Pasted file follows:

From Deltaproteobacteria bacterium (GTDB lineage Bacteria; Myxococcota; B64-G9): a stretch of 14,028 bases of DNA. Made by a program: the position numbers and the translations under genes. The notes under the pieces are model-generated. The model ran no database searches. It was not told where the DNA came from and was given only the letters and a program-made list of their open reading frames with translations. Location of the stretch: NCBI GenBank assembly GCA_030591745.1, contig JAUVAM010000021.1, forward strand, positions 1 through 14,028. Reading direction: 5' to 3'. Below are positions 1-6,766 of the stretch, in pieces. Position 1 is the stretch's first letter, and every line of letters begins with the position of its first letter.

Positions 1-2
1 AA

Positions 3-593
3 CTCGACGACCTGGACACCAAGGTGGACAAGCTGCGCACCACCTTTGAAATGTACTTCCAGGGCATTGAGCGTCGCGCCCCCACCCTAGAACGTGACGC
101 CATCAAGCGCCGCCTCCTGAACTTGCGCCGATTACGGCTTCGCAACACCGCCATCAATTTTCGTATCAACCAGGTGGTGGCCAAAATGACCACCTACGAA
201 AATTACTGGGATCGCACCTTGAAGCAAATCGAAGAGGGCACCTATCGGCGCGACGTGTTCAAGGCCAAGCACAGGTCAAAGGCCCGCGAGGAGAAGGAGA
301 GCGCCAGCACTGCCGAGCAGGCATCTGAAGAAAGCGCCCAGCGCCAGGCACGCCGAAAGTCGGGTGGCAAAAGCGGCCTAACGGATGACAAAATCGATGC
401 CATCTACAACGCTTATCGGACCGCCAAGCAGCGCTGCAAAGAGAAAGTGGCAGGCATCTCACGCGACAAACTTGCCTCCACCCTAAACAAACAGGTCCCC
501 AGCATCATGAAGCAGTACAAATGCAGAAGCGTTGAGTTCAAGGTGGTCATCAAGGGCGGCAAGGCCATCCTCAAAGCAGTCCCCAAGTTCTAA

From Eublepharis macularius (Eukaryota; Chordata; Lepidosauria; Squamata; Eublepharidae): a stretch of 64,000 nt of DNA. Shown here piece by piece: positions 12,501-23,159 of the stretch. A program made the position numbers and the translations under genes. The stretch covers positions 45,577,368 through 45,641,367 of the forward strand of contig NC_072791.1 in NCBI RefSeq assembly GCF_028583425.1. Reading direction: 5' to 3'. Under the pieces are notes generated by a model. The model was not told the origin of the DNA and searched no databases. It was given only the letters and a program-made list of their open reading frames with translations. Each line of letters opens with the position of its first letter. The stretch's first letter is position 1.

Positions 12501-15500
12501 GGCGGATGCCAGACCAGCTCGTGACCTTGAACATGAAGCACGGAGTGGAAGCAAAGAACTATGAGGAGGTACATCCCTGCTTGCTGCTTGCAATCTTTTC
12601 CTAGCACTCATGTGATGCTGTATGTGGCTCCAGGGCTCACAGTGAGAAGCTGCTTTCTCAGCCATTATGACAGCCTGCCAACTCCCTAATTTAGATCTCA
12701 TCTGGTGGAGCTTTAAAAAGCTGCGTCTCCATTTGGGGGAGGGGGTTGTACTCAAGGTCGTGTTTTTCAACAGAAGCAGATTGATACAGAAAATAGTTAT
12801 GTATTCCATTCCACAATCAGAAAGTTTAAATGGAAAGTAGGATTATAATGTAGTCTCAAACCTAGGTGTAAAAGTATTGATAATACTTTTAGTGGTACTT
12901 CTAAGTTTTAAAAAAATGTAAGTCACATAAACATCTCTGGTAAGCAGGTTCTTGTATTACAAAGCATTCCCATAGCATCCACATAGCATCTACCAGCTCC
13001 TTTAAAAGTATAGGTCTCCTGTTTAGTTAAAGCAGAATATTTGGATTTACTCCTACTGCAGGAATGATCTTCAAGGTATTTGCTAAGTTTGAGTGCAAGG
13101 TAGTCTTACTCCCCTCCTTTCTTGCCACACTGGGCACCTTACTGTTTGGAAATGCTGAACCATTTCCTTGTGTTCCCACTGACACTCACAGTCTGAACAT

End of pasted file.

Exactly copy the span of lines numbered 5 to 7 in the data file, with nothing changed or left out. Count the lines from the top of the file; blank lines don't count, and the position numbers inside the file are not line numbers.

3 CTCGACGACCTGGACACCAAGGTGGACAAGCTGCGCACCACCTTTGAAATGTACTTCCAGGGCATTGAGCGTCGCGCCCCCACCCTAGAACGTGACGC
101 CATCAAGCGCCGCCTCCTGAACTTGCGCCGATTACGGCTTCGCAACACCGCCATCAATTTTCGTATCAACCAGGTGGTGGCCAAAATGACCACCTACGAA
201 AATTACTGGGATCGCACCTTGAAGCAAATCGAAGAGGGCACCTATCGGCGCGACGTGTTCAAGGCCAAGCACAGGTCAAAGGCCCGCGAGGAGAAGGAGA